Is your company the definition of a “small business”—at least according to the U.S. Small Business Administration?
The answer, of course, can make the difference between a shot at billions of dollars of government contracting dollars—and being barred access. That’s because some 23 percent of all federal contracting dollars are earmarked for so-called “small businesses,” and it’s the SBA that defines what qualifies in each industry.
Small is BiggerThe SBA recently raised the size standards for 58 industries; the new definitions take effect Oct. 24. The changes are in three code sectors: real estate, rental and leasing; educational services; and health care and social services. (Click here to check whether your business fits the new definition.)
The changes are significant, allowing hundreds and possibly thousands of businesses to qualify. For companies that lease buildings or land to the federal government, the “small” business threshold, measured in average annual revenue over the past three years, will leap from $7 million to $25.5 million. For medical laboratories, the figure will rise from $13.5 million to $30 million.
The size standards for hundreds of other industries are also likely to change in the next few months, but the changes will take effect at different times.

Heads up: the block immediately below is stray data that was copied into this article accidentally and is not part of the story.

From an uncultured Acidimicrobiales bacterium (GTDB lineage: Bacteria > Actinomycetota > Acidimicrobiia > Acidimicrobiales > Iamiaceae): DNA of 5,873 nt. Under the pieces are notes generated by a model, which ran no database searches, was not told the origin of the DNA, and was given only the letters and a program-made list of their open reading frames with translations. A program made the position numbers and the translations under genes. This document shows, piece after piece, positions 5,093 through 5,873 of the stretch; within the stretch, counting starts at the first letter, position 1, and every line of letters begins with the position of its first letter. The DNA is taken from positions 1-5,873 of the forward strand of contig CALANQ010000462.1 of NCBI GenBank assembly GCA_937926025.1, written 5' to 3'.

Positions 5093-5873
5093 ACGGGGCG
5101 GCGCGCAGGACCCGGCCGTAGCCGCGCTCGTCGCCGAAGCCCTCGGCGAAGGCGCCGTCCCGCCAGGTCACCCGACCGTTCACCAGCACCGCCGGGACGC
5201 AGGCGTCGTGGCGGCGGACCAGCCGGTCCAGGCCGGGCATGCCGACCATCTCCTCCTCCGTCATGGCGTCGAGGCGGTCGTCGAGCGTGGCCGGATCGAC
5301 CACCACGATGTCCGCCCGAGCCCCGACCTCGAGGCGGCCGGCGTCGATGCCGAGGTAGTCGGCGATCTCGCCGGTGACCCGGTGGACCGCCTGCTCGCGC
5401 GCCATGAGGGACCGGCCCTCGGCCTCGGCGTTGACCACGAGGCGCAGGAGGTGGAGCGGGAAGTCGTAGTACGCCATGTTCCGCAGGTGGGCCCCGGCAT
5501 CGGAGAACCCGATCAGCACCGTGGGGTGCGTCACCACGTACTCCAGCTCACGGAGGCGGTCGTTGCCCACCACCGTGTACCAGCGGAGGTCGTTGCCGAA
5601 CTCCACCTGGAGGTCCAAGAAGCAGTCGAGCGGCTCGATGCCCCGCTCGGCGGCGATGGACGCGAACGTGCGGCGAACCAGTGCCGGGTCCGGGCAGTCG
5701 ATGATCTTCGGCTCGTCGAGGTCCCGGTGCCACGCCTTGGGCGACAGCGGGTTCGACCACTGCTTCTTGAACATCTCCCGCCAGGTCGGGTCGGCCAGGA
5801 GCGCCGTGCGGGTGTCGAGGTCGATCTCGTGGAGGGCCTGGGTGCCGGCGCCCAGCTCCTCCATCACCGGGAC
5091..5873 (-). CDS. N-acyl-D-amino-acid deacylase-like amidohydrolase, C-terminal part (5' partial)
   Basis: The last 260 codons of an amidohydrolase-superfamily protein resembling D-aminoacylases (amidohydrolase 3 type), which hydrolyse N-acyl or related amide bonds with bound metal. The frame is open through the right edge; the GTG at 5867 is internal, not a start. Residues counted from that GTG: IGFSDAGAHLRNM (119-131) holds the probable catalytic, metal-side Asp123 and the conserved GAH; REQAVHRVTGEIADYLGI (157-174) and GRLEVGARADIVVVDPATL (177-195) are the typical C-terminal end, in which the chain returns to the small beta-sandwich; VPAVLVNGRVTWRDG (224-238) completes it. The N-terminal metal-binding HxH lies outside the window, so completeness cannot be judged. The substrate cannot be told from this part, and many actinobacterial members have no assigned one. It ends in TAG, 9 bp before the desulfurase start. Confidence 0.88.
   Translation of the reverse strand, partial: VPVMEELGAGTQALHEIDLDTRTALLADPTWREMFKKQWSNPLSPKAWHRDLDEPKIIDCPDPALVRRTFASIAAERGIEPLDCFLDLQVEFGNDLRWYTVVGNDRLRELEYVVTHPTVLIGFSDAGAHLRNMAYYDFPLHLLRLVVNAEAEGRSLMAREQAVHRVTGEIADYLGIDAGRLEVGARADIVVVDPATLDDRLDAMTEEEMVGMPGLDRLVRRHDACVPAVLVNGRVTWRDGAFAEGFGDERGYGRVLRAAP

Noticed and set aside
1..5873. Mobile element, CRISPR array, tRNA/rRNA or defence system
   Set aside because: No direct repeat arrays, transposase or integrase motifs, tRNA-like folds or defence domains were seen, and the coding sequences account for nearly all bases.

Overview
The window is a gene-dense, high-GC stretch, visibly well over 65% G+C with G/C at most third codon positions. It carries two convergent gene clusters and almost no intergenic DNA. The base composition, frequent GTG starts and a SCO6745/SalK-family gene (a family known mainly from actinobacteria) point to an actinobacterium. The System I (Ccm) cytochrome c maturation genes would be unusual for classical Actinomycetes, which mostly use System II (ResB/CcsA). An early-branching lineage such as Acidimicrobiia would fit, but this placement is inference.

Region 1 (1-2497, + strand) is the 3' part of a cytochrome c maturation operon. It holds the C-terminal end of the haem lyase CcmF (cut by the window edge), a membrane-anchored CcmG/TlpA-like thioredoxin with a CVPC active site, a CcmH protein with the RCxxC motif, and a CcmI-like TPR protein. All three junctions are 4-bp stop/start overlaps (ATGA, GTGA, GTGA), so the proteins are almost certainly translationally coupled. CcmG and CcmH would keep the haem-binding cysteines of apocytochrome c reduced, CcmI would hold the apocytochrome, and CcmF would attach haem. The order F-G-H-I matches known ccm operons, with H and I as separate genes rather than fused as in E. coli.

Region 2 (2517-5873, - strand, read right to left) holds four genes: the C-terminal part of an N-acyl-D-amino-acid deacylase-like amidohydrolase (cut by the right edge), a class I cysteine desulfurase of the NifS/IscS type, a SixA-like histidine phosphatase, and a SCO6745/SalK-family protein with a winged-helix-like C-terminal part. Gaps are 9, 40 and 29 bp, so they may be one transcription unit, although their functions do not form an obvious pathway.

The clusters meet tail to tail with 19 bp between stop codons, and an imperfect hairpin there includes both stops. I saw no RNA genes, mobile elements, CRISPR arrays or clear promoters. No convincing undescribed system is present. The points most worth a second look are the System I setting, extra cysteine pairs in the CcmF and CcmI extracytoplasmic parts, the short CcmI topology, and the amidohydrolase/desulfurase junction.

Why the Change?The current round of changes—the first time the SBA has changed its descriptions in a quarter century—is the latest in work SBA has been doing on new standards since 2007.
In February, the SBA spelled out in The Federal Register the new size definitions of small businesses, increasing 37 of the revenue-based size standards in 34 industries in the "Professional, Scientific and Technical Services" sector. They also increase one size standard in what the SNA calls the "Other Services" sector. These changes took effect March 12.
Factors considered in making the changes included inflation and current economic conditions, plus federal contracting trends, average firm size and the degree of competition within individual industries. Part of the impetus for the change was the Small Business Jobs Act of 2010, which requires the SBA to review size standards.
Could this affect your business? Tells us below in the comments.